City lacks vision for Meeker Avenue
by Emily Gallagher
Nov 18, 2020 | 435 views | 0 0 comments | 16 16 recommendations | email to a friend | print
Emily Gallagher is a neighborhood activist and organizer in Greenpoint.
Emily Gallagher is a neighborhood activist and organizer in Greenpoint.
As an open space and safe streets advocate, I’m very disappointed by the DOT’s recent announcement to install a paid parking lot underneath the Brooklyn-Queens Expressway (BQE) on Meeker Avenue.

For many years, the area under the BQE has been a dead zone crying out for a makeover. It’s unsafe for pedestrians and cyclists, and it creates a low visibility zone that attracts dangerous behavior.

For the last several years, the Make Meeker Move campaign has taken this dead space and envisioned a bright, interactive, dynamic area that increases access to public space and safety through better visibility, bike and pedestrian infrastructure that is desperately needed to ease mobility concerns for the area.

For seven decades, the stretch of the BQE from the Williamsburg Bridge to the Kosciuszko Bridge has bisected the North Brooklyn community, blanketing our neighbors in shadows, air pollution, traffic and noise. It should never have been built and some day it should come down.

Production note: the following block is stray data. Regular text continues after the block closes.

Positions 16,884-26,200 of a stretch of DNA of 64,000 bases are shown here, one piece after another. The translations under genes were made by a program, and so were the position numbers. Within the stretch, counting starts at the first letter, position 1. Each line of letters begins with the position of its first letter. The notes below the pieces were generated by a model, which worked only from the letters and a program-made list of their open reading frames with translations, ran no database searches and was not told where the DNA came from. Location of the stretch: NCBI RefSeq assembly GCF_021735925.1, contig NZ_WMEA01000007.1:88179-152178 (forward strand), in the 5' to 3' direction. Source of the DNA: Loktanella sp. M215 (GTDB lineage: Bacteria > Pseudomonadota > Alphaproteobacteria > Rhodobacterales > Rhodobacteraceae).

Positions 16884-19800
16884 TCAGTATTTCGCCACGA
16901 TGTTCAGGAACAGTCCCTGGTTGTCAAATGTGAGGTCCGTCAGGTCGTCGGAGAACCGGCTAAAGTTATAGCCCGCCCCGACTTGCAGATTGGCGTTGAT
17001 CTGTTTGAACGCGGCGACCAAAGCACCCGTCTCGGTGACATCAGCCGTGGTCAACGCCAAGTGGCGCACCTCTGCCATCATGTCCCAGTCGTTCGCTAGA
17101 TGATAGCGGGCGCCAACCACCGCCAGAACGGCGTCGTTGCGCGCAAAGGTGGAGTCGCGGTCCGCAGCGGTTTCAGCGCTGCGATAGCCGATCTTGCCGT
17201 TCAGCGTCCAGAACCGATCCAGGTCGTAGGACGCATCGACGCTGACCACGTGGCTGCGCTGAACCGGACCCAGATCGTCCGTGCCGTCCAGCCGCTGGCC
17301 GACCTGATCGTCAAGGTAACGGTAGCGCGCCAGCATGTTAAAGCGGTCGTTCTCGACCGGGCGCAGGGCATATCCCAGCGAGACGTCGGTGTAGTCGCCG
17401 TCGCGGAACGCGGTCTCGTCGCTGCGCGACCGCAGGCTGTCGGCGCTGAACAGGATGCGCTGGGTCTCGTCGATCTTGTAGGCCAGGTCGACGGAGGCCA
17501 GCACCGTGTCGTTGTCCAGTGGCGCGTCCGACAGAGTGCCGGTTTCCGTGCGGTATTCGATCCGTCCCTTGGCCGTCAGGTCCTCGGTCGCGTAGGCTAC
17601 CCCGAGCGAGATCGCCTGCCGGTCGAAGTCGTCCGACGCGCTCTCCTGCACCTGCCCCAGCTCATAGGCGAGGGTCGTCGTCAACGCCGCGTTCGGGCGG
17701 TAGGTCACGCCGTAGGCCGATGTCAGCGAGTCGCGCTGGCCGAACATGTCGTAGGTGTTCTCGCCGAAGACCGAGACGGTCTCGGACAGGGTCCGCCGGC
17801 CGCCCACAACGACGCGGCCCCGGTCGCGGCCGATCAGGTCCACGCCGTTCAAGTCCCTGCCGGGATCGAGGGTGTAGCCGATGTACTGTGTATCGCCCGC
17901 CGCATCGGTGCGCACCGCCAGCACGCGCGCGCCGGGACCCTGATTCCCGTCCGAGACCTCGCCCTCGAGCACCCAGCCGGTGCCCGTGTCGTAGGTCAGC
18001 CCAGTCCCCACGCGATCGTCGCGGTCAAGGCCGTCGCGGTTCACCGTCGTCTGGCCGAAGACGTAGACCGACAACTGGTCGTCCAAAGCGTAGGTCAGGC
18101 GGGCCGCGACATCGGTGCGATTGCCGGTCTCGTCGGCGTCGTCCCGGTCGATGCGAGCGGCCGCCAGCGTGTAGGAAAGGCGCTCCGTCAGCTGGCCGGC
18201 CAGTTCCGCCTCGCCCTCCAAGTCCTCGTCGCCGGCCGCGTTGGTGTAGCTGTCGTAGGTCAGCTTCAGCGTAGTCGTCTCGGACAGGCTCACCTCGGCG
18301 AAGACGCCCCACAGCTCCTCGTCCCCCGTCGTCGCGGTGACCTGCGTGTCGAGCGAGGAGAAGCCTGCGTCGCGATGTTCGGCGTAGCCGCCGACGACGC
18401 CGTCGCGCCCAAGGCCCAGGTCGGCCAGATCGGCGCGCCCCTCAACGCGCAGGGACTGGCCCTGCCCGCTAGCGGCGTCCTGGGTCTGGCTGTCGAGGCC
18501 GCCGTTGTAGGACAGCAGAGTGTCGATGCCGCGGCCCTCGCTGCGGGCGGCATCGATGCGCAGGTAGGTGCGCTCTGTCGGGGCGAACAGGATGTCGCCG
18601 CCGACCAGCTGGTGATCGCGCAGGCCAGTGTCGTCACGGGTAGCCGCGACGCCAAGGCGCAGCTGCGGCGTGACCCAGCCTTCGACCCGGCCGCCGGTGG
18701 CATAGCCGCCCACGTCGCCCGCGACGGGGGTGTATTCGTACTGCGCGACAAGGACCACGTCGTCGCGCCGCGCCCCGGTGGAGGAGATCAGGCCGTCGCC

But while that's admittedly a very distant vision, we cannot in the interim backslide into the same short-sighted car-centered projects that created these problems in the first place.

My Assembly office will do whatever we can, at the level of state policy and through neighborhood organizing, to support a different vision: quality open spaces, sustainable environmental planning and green infrastructure, as well as crucial safety measures like protected bike lanes, pedestrian pathways and longer timed cross signals.

The area in question under the BQE includes 25 acres, so there is room to meet a variety of community needs. Many of these ideas do not take significant financial resources, but they do require collaboration, openness, and vision.

None of that is represented by the Department of Transportation's sudden decision to install these paid lots.

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